As pickleball continues to explode in popularity, cities around the United States are scrambling to come up with new ways of meeting the demand. A possible solution has taken root in recent years: adding pickleball courts to tennis facilities.
Numerous clubs around the country have opened their doors to players of all ages and backgrounds. One of them is The Tennis Club at Newport Beach, run by Sean Bollettieri.
The son of legendary tennis coach Nick Bollettieri, Sean decided to give up coaching tennis last year and devote his time to pickleball. He now runs the largest pickleball club in the country. That transition didn’t happen overnight.
A Dose of Reality
When several members of the tennis club tried to persuade Bollettieri to give pickleball a try, he resisted at first. In 2019, he finally decided to see for himself what all the fuss was about.
Bollettieri headed to a local park that housed several pickleball courts and couldn’t believe what he saw.
“There are four pickleball courts. They are completely full and there’s probably about 60 people, no joke, that are waiting,” Bollettieri told CBS Sports.
It wouldn’t be the only surprise the then-43-year-old Bollettieri received that day. He paired with a woman in her 60s against two other women in their 70s.
Coming from a family with a renowned tennis background, Bollettieri figured winning a pickleball match against two 70-year-old women would be a piece of cake. He was wrong.
“What happens? I get my butt kicked. My ego was totally challenged, I was totally upset.”
After his initial shock wore off, Bollettieri had an epiphany: a sport like pickleball could thrive at his tennis club. The trick, though, was to convince his father.
Nick Bollettieri, who died last December, had the same initial reaction as his son, calling pickleball a “stupid name.” But, like Sean, he eventually relented, and the sport took off within the club.
A Storied History
Originally known as The Irvine Coast Racquet Club, Tennis Club at Newport Beach was renamed the Balboa Bay Racquet Club in 1967. It quickly became a preferred venue for tennis stars in the 1960s, including Rod Laver, Billie Jean King, and Arthur Ashe. In the early 1990s, President George H. W. Bush paid a surprise visit and played doubles with a couple of club pros.
After its affiliation with Balboa Bay ended in 2009, the club became The Tennis Club at Newport Beach. Along with 17 tennis courts, it contains 31 pickleball courts, including a stadium court.
Approximately 60 pickleball charity events are held at the club each year. Bollettieri also began inviting local kids to take lessons free of charge.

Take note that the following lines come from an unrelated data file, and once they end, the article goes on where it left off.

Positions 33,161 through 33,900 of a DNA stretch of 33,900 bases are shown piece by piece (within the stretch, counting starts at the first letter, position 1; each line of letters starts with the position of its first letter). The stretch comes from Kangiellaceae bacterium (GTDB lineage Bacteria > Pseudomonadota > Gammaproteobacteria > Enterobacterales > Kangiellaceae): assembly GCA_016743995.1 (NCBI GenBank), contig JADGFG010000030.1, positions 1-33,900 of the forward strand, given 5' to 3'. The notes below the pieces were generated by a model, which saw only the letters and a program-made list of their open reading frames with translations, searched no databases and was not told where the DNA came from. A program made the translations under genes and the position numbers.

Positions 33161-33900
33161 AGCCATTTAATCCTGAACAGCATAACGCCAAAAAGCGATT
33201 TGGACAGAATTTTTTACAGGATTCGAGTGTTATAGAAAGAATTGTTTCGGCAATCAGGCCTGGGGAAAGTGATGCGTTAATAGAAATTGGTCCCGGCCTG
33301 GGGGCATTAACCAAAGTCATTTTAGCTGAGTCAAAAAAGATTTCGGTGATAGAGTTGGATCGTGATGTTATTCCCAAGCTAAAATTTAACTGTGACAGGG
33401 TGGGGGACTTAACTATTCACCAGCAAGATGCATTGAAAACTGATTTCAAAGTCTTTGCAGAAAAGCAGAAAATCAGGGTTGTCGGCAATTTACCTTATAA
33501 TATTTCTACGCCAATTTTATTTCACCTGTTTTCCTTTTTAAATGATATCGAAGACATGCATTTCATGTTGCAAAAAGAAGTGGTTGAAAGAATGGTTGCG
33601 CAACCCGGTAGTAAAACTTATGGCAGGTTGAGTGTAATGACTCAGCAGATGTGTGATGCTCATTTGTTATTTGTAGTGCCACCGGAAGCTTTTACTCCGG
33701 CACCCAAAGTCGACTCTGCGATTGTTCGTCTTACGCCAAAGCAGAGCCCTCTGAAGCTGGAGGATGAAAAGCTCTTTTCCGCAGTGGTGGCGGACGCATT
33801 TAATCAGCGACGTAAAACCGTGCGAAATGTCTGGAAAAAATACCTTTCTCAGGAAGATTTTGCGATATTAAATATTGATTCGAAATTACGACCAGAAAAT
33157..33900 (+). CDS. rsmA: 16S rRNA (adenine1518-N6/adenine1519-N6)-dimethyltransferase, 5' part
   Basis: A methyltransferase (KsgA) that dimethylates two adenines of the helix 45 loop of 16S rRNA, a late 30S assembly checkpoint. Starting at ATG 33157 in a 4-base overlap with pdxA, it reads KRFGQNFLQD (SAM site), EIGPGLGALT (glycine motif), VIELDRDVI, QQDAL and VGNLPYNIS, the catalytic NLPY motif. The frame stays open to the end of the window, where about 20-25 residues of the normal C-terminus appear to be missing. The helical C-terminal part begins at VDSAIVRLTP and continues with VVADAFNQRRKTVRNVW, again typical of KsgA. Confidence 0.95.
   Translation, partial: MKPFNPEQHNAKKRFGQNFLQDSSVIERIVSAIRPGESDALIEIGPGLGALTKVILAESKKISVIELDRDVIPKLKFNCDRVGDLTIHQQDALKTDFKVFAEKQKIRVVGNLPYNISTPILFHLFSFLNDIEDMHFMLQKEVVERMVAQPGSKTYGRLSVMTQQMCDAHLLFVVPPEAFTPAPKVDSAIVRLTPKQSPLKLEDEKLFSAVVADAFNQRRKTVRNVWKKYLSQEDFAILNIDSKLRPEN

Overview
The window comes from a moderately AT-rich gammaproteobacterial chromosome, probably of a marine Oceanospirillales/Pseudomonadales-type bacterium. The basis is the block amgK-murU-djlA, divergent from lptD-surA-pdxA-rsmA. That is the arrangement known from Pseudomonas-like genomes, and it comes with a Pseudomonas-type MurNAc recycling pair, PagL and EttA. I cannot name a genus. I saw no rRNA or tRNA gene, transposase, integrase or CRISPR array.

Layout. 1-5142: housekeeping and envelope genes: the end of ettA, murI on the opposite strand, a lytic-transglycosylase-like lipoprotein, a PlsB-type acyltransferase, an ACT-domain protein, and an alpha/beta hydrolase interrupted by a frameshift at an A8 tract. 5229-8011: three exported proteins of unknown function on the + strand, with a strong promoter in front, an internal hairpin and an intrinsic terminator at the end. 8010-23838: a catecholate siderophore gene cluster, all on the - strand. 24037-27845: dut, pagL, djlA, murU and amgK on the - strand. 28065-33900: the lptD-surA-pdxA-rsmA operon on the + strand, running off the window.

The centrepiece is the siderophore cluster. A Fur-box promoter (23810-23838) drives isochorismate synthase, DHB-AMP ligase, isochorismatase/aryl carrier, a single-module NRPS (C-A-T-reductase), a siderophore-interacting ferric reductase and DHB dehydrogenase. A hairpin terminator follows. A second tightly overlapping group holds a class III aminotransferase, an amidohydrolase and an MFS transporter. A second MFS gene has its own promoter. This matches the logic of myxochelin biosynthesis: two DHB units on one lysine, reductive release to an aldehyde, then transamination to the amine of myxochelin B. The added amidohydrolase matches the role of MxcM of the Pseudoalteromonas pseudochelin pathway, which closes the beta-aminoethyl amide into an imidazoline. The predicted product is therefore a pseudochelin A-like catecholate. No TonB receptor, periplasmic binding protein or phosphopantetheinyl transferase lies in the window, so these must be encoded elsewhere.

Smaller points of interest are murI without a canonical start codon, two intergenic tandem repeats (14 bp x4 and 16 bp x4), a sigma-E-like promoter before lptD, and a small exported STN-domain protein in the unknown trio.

The idea, he explains, is to keep the sport accessible for all and give back, the way his father did with tennis. Nick Bollettieri once teamed up with Arthur Ashe to form a tennis foundation for inner-city youth, now known as the Arthur Ashe Safe Passage Foundation.
“I think it’s important to give back. My father gave back his whole career, for 61 years… I can’t change tennis. It’s a traditional sport, no matter how much I try, I can’t change tennis. I can help form pickleball.”Sean Bollettierri
Adding pickleball to established tennis facilities has its share of challenges. According to Smart Cities Dive, some tennis purists who enjoy the quiet aspects of tennis are resistant to a more vocal sport sharing their space. City governments around the country are attempting to minimize the noise by building buffers in residential areas.
A shortage of parking spaces is another issue, something Bollettieri experiences at his own club. One tennis court can accommodate four pickleball courts, making it difficult for facilities to create enough parking to accommodate the additional demand.
“My parking lot is so full now, I have to rent parking spots from surrounding neighborhoods. I’m fighting with my city all the time to be able to keep my courts open.”
Despite these challenges, Bollettieri is determined to keep pickleball accessible and inclusive for people of all ages and backgrounds. His success story is a great example for other clubs to follow. The key, as he discovered, is to have an open mind.
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